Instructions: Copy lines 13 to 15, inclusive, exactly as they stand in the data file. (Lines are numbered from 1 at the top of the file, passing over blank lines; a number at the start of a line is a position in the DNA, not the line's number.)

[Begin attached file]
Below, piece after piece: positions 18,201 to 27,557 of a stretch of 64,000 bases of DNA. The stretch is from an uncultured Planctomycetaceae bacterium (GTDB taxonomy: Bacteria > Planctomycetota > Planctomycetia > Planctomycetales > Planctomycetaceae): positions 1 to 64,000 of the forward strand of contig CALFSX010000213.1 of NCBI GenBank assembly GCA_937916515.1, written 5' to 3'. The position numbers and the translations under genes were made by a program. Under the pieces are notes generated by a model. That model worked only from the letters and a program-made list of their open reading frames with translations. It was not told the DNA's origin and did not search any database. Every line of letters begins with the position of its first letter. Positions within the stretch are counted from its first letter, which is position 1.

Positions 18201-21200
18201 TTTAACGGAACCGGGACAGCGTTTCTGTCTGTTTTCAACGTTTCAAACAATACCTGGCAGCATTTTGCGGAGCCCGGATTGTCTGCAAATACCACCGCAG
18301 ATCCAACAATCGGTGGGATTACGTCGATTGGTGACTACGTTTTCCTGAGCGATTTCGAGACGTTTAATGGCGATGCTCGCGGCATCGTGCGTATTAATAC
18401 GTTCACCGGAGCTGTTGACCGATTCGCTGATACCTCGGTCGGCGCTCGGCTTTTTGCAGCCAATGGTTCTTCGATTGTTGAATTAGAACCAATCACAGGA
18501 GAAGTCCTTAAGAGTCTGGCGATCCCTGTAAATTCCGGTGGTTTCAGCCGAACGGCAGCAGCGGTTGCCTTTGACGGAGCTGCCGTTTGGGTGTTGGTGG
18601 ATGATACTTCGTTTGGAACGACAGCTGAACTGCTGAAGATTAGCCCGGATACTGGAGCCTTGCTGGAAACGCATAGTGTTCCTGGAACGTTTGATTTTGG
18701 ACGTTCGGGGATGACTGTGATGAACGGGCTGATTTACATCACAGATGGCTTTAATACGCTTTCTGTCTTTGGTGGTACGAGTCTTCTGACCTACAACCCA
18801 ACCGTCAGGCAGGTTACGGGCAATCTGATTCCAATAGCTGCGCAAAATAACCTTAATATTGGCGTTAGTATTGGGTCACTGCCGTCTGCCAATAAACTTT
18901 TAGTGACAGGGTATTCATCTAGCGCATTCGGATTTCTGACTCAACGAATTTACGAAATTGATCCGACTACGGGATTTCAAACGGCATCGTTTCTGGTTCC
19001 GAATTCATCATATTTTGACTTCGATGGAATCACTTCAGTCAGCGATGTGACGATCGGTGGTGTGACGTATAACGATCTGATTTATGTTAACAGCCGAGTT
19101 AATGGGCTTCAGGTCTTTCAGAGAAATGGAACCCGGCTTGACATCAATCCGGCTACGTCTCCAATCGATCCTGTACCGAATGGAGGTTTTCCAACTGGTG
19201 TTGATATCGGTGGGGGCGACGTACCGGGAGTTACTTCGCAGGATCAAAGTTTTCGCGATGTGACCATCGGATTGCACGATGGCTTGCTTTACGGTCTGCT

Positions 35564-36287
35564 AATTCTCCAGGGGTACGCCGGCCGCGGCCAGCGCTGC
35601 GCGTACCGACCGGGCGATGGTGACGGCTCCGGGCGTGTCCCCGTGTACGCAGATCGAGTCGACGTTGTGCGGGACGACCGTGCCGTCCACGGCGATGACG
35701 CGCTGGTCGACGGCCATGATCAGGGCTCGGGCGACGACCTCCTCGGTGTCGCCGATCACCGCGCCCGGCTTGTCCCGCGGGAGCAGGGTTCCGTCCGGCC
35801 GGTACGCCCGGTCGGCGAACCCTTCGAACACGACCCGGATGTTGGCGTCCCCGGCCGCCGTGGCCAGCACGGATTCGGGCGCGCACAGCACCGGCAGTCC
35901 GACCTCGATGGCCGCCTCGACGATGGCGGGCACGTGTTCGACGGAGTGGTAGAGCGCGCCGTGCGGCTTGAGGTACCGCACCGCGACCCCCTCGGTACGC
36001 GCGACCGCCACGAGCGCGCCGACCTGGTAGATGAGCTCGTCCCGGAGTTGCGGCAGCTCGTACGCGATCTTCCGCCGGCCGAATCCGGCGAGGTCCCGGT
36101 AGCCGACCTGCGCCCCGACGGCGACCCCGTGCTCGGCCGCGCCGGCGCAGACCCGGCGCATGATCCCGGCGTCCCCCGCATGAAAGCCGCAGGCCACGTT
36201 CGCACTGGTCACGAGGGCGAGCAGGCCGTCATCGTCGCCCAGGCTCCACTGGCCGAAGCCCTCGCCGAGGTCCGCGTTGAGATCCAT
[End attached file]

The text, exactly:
19201 TTGATATCGGTGGGGGCGACGTACCGGGAGTTACTTCGCAGGATCAAAGTTTTCGCGATGTGACCATCGGATTGCACGATGGCTTGCTTTACGGTCTGCT

Positions 35564-36287
35564 AATTCTCCAGGGGTACGCCGGCCGCGGCCAGCGCTGC